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Demographics Matter!

By 1983 motorcycle sales in the US had climbed to almost 800,000 units per year. The industry was flourishing. Ad agency executives were hailed as geniuses. Design engineers were credited with coming up with just the right product for the market. Industry executives received large bonuses for their good work.

But, in 1985 the trend began to reverse - sales were down somewhat. 1986 was worse. Motorcycle sales went into a freefall. Predictably, price wars followed as the industry struggled to reverse sinking sales. Industry profits were annihilated. But, sales did not rebound.

By 1991 sales had bottomed out at around 300,000 units per year, less than half of their previous highs. Motorcycle industry executives lost their jobs. Ad agencies were replaced. Design engineers worked feverishly to come up with a new model that would sell, but to no avail.

The very same people that had been lauded as geniuses in the early 1980's were discarded as failures in the late 1980's. So, what happened? Although few recognized it at the time, the underlying answer is that the market simply went away. To be more precise, it grew up and there is nothing that the ad agencies, industry executives, or design engineers could have done to prevent it.

Who buys the hot, high-end Japanese motorcycles made by the likes of Honda, Suzuki, Yamaha, and Kawasaki? The answer is men, and more specifically men between the ages of sixteen and twenty-four. Women buy motorcycles as well, but their numbers are dwarfed by their male counterparts. Why the abrupt cut-off at age twenty-five? The answer is -- at that age men get married. Girlfriends may tolerate motorcycles. In fact, they may even be attracted to the excitement.

But, wives, and particularly wives with young children view them as too risky. The ladies are right! High end Japanese motorcycles can do zero to sixty in three seconds. Some can travel at over 200 mph. Motorcycles are the most unsafe form of transportation there is. Twenty-something males think they are invincible and therefore are willing to take more risk than any other group. The combination of these two factors produces unhappy but inescapable statistics. So, by their late twenties, men are no longer in the market for the hot, Japanese made motorcycles.

The peak of the Baby Boom generation was born between 1957 and 1961. From 1961 until the mid-1970's live births in the US declined precipitously. Do the math! In 1985 babies born in 1961 were turning 24 years-old. The peak of the Baby Boom generation was outgrowing the Japanese motorcycle buying years. They were moving into a different phase of their lives. The Boomers that were aging out were being replaced by a much smaller group of sixteen year-old young men who were a part of Generation X. At the peak of the Baby Boom there were 4.3 million live births in the US per year. At the trough of Generation X there were only 3.3 million live births in the US per year. That's almost a 25 percent decline! No amount of marketing, product design, or price cutting will sustain sales (let alone profits) through that kind of market reduction.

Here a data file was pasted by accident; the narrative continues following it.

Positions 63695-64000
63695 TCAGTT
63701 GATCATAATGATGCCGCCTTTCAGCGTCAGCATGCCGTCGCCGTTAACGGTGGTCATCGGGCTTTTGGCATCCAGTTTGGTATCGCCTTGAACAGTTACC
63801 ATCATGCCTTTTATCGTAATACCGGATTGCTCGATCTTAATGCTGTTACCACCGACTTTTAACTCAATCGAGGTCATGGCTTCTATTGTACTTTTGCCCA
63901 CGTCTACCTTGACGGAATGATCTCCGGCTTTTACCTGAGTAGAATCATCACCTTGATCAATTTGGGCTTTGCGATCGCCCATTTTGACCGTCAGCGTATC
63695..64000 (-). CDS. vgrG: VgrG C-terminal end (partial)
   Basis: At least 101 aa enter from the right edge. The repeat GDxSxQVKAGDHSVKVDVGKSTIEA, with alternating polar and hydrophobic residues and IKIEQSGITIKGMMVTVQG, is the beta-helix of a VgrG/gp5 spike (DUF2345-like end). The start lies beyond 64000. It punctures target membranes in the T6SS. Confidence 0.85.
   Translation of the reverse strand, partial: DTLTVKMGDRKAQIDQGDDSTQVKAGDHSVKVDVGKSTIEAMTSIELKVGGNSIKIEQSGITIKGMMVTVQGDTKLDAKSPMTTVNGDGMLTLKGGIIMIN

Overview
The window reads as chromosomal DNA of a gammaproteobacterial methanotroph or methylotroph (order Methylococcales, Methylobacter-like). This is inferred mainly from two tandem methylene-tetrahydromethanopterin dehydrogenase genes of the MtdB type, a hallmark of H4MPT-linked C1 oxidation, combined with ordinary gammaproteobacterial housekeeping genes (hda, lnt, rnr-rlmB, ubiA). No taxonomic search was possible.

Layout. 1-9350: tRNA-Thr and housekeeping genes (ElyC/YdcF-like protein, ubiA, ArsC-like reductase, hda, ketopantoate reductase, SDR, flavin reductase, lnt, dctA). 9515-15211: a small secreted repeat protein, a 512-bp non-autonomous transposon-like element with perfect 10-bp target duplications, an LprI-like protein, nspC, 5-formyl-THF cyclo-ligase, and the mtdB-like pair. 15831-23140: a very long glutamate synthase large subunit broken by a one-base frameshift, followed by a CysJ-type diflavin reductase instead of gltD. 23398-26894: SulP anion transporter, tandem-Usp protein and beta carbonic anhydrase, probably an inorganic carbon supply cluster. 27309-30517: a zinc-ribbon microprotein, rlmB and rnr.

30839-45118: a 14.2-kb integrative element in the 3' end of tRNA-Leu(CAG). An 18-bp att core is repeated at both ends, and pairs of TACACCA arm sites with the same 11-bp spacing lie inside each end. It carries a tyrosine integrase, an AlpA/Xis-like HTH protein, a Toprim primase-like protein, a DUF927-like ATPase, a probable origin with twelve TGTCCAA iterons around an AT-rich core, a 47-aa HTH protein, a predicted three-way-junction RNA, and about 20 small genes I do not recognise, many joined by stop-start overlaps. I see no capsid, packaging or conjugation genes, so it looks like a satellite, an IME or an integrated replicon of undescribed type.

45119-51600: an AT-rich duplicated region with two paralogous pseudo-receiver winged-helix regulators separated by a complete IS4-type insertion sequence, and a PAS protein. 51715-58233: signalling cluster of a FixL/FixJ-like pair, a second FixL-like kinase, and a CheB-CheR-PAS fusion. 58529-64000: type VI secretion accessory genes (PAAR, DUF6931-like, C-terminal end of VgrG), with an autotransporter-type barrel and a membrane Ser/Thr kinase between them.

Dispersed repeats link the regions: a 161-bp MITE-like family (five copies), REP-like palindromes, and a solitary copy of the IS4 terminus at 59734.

So, what are the implications for your business? Very simply this - demographics matter! It is important to understand who your end customers are and what is happening to the size of your market. The sizes of various generations in the US have alternated between large and small. The GI Generation (who fought WWII and is now dying out) was fairly large. They were followed by the diminutive Silent Generation. The Baby

Boom Generation was almost 50 percent larger than the Silent Generation. Generation X will again be smaller than the Baby Boom Generation. But, Generation Y will dwarf any generation that has come before it.

If you are selling into the front side of a population curve, life is good! If your target demographic is shrinking, there is nothing you can do about it. It's time to think about diversification, expanding your market, or an exit strategy. But whether the news for your business is good or bad, ignorance is most assuredly not bliss, and in this case, what you don't know can most assuredly hurt you - demographics matter, don't ignore them.

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